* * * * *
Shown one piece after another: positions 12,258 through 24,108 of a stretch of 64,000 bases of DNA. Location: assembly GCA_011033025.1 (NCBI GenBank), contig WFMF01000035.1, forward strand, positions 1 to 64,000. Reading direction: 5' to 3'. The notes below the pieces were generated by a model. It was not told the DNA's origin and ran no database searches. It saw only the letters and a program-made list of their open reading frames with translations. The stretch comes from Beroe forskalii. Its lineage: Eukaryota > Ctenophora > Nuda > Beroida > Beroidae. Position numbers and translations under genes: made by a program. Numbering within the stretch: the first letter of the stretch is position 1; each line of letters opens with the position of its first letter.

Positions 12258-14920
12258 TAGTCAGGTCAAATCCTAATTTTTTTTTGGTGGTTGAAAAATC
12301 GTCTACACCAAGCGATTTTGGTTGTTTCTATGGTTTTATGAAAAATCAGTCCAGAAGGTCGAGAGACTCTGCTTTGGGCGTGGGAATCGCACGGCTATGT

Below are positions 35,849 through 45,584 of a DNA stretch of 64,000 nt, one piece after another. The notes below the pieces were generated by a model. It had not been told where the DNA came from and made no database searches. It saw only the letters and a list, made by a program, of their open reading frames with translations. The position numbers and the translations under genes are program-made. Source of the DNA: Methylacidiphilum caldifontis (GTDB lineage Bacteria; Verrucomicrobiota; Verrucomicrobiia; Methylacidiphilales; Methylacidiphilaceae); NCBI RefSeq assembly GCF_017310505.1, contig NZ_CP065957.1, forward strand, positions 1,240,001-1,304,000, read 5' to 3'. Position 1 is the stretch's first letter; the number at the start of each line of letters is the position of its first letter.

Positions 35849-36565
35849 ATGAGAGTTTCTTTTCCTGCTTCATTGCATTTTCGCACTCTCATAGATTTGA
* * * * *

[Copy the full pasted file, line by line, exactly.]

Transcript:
Shown one piece after another: positions 12,258 through 24,108 of a stretch of 64,000 bases of DNA. Location: assembly GCA_011033025.1 (NCBI GenBank), contig WFMF01000035.1, forward strand, positions 1 to 64,000. Reading direction: 5' to 3'. The notes below the pieces were generated by a model. It was not told the DNA's origin and ran no database searches. It saw only the letters and a program-made list of their open reading frames with translations. The stretch comes from Beroe forskalii. Its lineage: Eukaryota > Ctenophora > Nuda > Beroida > Beroidae. Position numbers and translations under genes: made by a program. Numbering within the stretch: the first letter of the stretch is position 1; each line of letters opens with the position of its first letter.

Positions 12258-14920
12258 TAGTCAGGTCAAATCCTAATTTTTTTTTGGTGGTTGAAAAATC
12301 GTCTACACCAAGCGATTTTGGTTGTTTCTATGGTTTTATGAAAAATCAGTCCAGAAGGTCGAGAGACTCTGCTTTGGGCGTGGGAATCGCACGGCTATGT

Below are positions 35,849 through 45,584 of a DNA stretch of 64,000 nt, one piece after another. The notes below the pieces were generated by a model. It had not been told where the DNA came from and made no database searches. It saw only the letters and a list, made by a program, of their open reading frames with translations. The position numbers and the translations under genes are program-made. Source of the DNA: Methylacidiphilum caldifontis (GTDB lineage Bacteria; Verrucomicrobiota; Verrucomicrobiia; Methylacidiphilales; Methylacidiphilaceae); NCBI RefSeq assembly GCF_017310505.1, contig NZ_CP065957.1, forward strand, positions 1,240,001-1,304,000, read 5' to 3'. Position 1 is the stretch's first letter; the number at the start of each line of letters is the position of its first letter.

Positions 35849-36565
35849 ATGAGAGTTTCTTTTCCTGCTTCATTGCATTTTCGCACTCTCATAGATTTGA